Russia walks out of UN meeting after being blamed for looming global food crisis

The Russian ambassador walked out of a UN Security Council meeting after being blamed for a looming a global food crisis.

The EU accused Moscow of of using food supplies as ‘a stealth missile against developing countries’ amid the war in Ukraine.

European Council President Charles Michel was directly addressing Russian Ambassador Vassily Nebenzia – who then swiftly departed in dramatic fashion.

Mr Michel said he had seen millions of tons of grain and wheat stuck in containers and ships in Odessa a few weeks ago.

That was ‘because of Russian warships in the Black Sea,’ he argued – before also blaming Russian attacks on transport infrastructure and grain storage facilities, as well as its tanks, bombs and mines preventing Ukraine from planting and harvesting.

‘This is driving up food prices, pushing people into poverty, and destabilising entire regions,’ Mr Michel said.

‘Russia is solely responsible for this looming food crisis. Russia alone.’

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He also accused Russian forces of stealing grain from areas it has occupied ‘while shifting the blame (on) others’ – branding it ‘cowardly’ and ‘propaganda, pure and simple’.

Mr Nebenzia walked out during the briefing and gave Russia’s seat to another diplomat.

Later, Russia’s deputy UN ambassador Dmitry Polyansky posted on Telegram’s Russian channel that Mr Michel’s comments were ‘so rude’ that his boss had left the Security Council chamber as a result.

The meeting was expected to focus on sexual violence during the war but the wider consequences of the Russian invasion were also raised.

Mr Michel backed a plan by UN Secretary-General Antonio Guterres to get Russian agreement to allow grain exports to leave Ukraine – and ensure Russian food and fertiliser have unrestricted access to global markets.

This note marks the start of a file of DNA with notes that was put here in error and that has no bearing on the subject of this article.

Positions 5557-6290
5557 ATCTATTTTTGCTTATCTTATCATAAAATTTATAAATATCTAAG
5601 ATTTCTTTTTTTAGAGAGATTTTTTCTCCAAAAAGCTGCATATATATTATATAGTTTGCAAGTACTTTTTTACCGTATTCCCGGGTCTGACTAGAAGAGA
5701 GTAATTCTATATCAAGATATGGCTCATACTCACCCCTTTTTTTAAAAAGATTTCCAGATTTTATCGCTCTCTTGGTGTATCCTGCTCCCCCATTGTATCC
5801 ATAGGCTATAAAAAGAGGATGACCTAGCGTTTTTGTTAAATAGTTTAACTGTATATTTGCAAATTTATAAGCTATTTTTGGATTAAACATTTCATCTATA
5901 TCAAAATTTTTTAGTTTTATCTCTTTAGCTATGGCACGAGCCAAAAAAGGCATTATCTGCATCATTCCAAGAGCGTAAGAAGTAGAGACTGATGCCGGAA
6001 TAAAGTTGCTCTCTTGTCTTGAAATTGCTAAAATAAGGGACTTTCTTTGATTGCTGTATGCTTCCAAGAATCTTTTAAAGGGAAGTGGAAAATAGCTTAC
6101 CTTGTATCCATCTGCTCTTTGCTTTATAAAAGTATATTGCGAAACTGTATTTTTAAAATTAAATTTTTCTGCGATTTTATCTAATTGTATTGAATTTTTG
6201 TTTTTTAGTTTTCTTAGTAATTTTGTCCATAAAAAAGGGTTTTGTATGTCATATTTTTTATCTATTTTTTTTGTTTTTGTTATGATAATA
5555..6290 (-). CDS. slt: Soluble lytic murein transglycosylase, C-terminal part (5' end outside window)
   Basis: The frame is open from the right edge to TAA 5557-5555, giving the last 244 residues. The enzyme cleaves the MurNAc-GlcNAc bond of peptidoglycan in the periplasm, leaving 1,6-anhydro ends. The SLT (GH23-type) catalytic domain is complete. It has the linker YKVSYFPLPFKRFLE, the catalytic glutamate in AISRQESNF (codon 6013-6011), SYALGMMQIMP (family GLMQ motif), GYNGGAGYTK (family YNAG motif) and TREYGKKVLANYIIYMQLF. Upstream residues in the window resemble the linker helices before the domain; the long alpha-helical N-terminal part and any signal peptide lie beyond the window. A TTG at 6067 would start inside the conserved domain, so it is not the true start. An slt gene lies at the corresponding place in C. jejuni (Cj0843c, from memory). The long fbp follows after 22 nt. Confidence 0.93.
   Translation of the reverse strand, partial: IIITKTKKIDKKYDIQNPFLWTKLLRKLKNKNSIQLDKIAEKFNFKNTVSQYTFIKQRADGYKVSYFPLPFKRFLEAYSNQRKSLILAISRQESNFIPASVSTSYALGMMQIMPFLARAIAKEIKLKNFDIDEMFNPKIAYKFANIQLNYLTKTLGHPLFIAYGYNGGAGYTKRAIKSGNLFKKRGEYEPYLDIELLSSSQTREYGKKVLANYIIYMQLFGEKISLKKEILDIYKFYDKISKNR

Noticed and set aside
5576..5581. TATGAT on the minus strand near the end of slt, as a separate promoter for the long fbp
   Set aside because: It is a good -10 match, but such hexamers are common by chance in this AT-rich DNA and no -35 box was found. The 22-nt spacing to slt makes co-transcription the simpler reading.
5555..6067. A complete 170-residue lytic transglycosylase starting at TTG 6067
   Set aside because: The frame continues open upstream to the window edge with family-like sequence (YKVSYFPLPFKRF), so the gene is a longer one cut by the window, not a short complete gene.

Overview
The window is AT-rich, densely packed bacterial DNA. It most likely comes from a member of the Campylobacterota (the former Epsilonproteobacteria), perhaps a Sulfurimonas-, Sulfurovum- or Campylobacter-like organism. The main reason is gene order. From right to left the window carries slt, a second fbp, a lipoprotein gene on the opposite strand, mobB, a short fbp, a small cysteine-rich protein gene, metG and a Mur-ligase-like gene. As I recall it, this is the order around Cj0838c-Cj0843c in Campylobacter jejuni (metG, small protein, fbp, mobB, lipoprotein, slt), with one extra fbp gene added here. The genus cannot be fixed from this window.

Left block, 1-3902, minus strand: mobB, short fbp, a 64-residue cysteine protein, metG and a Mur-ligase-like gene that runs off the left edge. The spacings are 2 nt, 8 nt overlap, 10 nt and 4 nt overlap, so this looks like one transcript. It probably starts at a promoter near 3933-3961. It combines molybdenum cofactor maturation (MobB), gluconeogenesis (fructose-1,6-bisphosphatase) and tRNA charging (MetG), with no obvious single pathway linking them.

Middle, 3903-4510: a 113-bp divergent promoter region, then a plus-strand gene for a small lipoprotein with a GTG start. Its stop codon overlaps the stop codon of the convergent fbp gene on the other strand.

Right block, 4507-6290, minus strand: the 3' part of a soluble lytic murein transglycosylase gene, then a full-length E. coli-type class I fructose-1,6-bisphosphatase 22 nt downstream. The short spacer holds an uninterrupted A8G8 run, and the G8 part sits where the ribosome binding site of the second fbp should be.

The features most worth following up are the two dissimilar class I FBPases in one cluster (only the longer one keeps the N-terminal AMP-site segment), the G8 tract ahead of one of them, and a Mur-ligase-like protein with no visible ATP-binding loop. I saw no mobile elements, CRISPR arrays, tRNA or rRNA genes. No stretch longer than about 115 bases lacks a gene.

The two countries produce almost a third of the world’s wheat and barley and half of its sunflower oil, while Russia and its ally Belarus are the world’s number two and three producers of a key ingredient in fertiliser, called potash.

Mr Guterres warned last month that global hunger levels ‘are at a new high’, with the number of people facing severe food insecurity doubling in just two years from 135 million before the Covid crisis to 276 million today.

He said more than 500,000 people are living in famine conditions – an increase of more than 500% since 2016.

Ukraine’s UN Ambassador Sergiy Kyslytsya told the Security Council on Monday his country remains committed to finding solutions to prevent the global food crisis and is ready to create ‘the necessary conditions’ to resume exports from the key southern port of Odesa.

‘The question is how to make sure that Russia does not abuse the trade route to attack the city itself,’ he said.

Referencing Russian missiles hitting a plant in Kyiv on Sunday, where freight cars that carry grain to Ukrainian ports were being repaired, he added: ‘It means all Putin’s fairy tales about his readiness to facilitate Ukrainian wheat export that he so eloquently tells his rare interlocutors remain too far removed from reality’.

Russia insists that the war in Ukraine is justified and that it is open to allowing Ukraine to export wheat.

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